“Hey, how about him?”

I blushed. “No way! He thinks 'Hamlet' is what you eat for Easter dinner!”

“Joe Kimball is really cute.”

“Joe Kimball is a jerk. He thinks he’s so great because he’s captain of the volleyball team, but he called me a dork because I gave ‘Star Wars’ a good review in the school paper.’

They’ve been doing this for weeks now. I sit down with them, and they point out guys who they think are cute or will want to go out with me, and I tell them the same thing I’m telling them now. “Girls, I understand that you want to help, but these guys just don’t interest me.”

“What’s wrong with Jerry Harris?”

“He’s a FRIEND, not my boyfriend! Just because we went to homecoming doesn’t mean we’re dating!”

Patty nudged me and indicated a group of guys who just walked in the door. “What about Eddie and Louie?”

“Eddie’s ok, but he’s a friend, too. We talk about the New York Times in science class when Mr. Peters gets into one of his long lectures about what’s wrong with civilization. Louie scares me, and I don’t think he likes me very much.”

Melissa made a face. “Patty, are you crazy? Louie Murphy doesn’t like anyone! He and his brother slash tires and shoplift from Koy’s Five and Ten all the time! You don’t wanna go out with him!”

I sighed and sipped my milk. These girls are all popular and pretty and I thought they might know something about boys I don’t. I guess I was wrong. They’re nice girls and everything, but all the guys they’ve mentioned are either friends or total idiots or just so boring. If he plays sports, fine. If not, that’s on him. I want someone with a brain that isn’t in his pants. I want a guy I can talk to without feeling awkward.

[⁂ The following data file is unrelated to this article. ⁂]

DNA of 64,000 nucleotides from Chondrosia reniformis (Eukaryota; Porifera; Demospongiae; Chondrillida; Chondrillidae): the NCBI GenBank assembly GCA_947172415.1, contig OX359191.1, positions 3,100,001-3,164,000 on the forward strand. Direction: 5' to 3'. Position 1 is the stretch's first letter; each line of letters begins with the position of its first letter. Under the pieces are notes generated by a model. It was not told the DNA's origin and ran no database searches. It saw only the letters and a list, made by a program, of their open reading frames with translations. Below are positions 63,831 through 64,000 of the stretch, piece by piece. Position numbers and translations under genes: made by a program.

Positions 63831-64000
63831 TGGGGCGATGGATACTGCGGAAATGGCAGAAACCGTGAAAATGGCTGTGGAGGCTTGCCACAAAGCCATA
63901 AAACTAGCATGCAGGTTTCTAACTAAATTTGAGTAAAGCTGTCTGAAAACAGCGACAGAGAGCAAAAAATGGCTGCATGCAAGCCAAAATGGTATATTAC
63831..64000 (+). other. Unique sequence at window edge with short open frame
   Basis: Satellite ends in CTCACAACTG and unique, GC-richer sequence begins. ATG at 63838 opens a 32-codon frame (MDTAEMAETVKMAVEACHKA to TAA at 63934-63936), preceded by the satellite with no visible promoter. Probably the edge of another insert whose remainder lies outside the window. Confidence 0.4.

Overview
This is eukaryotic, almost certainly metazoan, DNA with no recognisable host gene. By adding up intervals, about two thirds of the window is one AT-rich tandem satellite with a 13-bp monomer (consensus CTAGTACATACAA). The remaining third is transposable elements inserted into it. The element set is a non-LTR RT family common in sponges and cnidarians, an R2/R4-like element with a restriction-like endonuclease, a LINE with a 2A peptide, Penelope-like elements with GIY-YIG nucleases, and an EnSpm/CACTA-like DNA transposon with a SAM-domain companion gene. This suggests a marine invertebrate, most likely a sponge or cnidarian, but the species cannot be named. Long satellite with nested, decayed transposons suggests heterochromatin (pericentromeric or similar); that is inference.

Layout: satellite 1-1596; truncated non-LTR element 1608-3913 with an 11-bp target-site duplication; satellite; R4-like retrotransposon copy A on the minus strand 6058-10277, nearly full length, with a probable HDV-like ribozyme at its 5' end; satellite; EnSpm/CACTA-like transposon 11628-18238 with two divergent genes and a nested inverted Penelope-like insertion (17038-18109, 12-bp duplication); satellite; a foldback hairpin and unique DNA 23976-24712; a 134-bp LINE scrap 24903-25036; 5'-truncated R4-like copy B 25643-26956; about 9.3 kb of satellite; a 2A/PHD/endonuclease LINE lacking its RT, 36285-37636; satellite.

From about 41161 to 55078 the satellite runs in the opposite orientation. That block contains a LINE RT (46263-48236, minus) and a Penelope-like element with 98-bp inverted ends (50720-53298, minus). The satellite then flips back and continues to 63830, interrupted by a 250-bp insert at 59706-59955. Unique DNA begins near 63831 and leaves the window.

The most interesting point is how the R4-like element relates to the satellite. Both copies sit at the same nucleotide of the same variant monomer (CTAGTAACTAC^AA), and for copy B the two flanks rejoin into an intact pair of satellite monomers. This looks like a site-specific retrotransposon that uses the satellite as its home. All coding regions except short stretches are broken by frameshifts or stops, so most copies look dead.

“Shaun McAllister is nice,” Grace insisted. “He was my lab partner last spring in Chemistry II.”

“I’ve known Shaun McAllister since second grade, and he thinks I have fifteen different screws loose.”

“That’s not true!”

“Most of the boys do.”

“They do not!” protested Patty.

“You just haven’t found the right one yet,” Grace added. “Don’t you ever want to date? Everyone else does. Most of my friends have already had one or two boyfriends.”

“It would be nice, girls, but it’s no big deal if I never go on a date.”

They looked at me like I’d just said they had mushrooms sprouting out of their armpits. “Not want to date?” gasped Patty.

“Don’t you ever want to meet that special guy?” Melissa added.

“Hey, what about romance?” Grace pointed out. “What about love? What about sex?”

I could feel my face getting hotter. “We’re too young for sex.”

“We’re sixteen!” Patty insisted. “I know girls who did it at fourteen!”

“I know girls who did it at thirteen!” Grace chimed in.

I just felt myself turn redder. I finally picked up my tray. “I’ll see you guys later,” I said quickly. “Thanks for letting me join you, but I have to look up something in the library.”

I hurried over to the nearest trash can as the girls all said their goodbyes. The truth is, I’m not ready to date yet. I don’t think I am, anyway. Oh, sure, there are cute guys and guys who are friends, but I’m only sixteen. All the guys I’ve ever met are either idiots who would rather jump into bed and not even try to talk to you, or would rather talk about boring things like wrestling than science fiction or Shakespeare or books.

When I meet the right guy, I’ll date him. I’ll even kiss him. I don’t want to have sex until I’m ready. I know that’s an intimate, special thing, not just something you do with any old person. Most of the kids look at it as freedom. I think the idea of sharing someone else’s bed is sort of weird. Most beds don’t have the room, anyway.

Maybe all the other girls did it at thirteen. I don’t care. I don’t care if I never do it at all. All I want is to find someone for me, when I’m ready.

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